Massachusetts Court Suggests That Colleges May Have Duty To Prevent Student Suicides.

Perhaps nowhere are mental health concerns more prevalent than in universities. Stress is a major trigger of mental health disorders, and there is plenty of stress to be found while in college or graduate school. Universities are constantly encouraged to make sure that their services relating to mental health are adequate, but sadly students still turn to suicide at an unacceptable rate. In such a situation, it may be wise to contact an expert wrongful death attorney at 617-787-3700 or at info@gilhoylaw.com.

After meeting with one of his professors at MIT, Hans Nguyen tragically committed suicide by jumping off a building. Nguyen had a history of mental health problems, including two suicide attempts. Nonetheless, after Nguyen’s family filed suit on his behalf, the Supreme Judicial Court of Massachusetts found that MIT had no general duty to prevent the suicide of anyone.

However, the Court did potentially leave room for liability for a university in failing to prevent a suicide. The circumstances are limited, according to the Court, and as of yet not well-defined, but the Court went so far as to suggest that professors and others who are not medically trained may themselves have such a duty. Nguyen was represented by attorney Jeffrey Beeler, who operates out of Boston, Massachusetts.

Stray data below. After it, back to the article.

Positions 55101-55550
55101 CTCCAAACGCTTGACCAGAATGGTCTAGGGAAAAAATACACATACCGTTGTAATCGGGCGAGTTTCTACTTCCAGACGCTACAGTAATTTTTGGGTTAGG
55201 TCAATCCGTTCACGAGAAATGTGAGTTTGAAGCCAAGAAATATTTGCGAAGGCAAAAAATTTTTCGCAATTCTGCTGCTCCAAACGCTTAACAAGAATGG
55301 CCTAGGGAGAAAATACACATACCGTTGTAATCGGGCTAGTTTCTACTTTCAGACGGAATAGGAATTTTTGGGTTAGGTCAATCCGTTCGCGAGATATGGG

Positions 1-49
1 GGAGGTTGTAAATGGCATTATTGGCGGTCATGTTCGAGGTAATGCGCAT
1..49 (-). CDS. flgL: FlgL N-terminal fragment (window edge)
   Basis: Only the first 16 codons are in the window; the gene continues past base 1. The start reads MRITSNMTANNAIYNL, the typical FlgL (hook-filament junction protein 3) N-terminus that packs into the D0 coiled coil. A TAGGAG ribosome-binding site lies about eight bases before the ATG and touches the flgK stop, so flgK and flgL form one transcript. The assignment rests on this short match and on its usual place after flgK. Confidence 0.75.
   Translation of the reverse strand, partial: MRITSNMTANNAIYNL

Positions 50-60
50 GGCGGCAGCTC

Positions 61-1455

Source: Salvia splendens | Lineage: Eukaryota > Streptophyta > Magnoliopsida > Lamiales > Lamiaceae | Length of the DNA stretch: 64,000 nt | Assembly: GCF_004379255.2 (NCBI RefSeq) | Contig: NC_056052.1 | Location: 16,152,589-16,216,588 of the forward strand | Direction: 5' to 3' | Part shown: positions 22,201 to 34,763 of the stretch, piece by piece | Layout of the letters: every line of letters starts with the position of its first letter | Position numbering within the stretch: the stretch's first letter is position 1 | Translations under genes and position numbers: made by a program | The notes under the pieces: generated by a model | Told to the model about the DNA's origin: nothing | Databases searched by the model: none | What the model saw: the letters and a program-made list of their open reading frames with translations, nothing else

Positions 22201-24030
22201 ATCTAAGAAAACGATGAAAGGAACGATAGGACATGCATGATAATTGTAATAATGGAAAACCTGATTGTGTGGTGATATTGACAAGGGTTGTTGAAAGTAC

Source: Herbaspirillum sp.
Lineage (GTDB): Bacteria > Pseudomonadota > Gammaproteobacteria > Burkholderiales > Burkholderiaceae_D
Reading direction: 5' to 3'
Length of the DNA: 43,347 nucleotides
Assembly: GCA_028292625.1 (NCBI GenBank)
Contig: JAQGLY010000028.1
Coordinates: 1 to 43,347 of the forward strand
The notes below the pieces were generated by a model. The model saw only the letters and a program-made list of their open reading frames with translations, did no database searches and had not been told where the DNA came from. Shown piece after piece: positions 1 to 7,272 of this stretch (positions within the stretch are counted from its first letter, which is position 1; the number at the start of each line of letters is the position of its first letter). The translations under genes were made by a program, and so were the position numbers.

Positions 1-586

If a loved one has been killed as the result of the negligence of another, you may be entitled to monetary relief. Act now and contact one of our expert wrongful death attorneys here at the Law Offices of Gilbert R. Hoy, Jr. and Affiliates to discuss your potential claim. Call us today at 617-787-3700 or email us at info@gilhoylaw.com for your free and private consultation. Your needs are our top priority!

 

 

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